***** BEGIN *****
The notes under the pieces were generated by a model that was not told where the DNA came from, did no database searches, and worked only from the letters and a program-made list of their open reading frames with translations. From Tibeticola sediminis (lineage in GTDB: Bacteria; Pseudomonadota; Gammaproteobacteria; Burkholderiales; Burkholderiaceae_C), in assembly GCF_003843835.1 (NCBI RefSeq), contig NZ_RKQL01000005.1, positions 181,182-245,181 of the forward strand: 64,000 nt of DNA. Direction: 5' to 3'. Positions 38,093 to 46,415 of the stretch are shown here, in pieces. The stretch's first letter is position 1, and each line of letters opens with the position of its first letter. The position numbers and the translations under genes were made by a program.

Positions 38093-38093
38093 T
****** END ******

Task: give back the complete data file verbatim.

The notes under the pieces were generated by a model that was not told where the DNA came from, did no database searches, and worked only from the letters and a program-made list of their open reading frames with translations. From Tibeticola sediminis (lineage in GTDB: Bacteria; Pseudomonadota; Gammaproteobacteria; Burkholderiales; Burkholderiaceae_C), in assembly GCF_003843835.1 (NCBI RefSeq), contig NZ_RKQL01000005.1, positions 181,182-245,181 of the forward strand: 64,000 nt of DNA. Direction: 5' to 3'. Positions 38,093 to 46,415 of the stretch are shown here, in pieces. The stretch's first letter is position 1, and each line of letters opens with the position of its first letter. The position numbers and the translations under genes were made by a program.

Positions 38093-38093
38093 T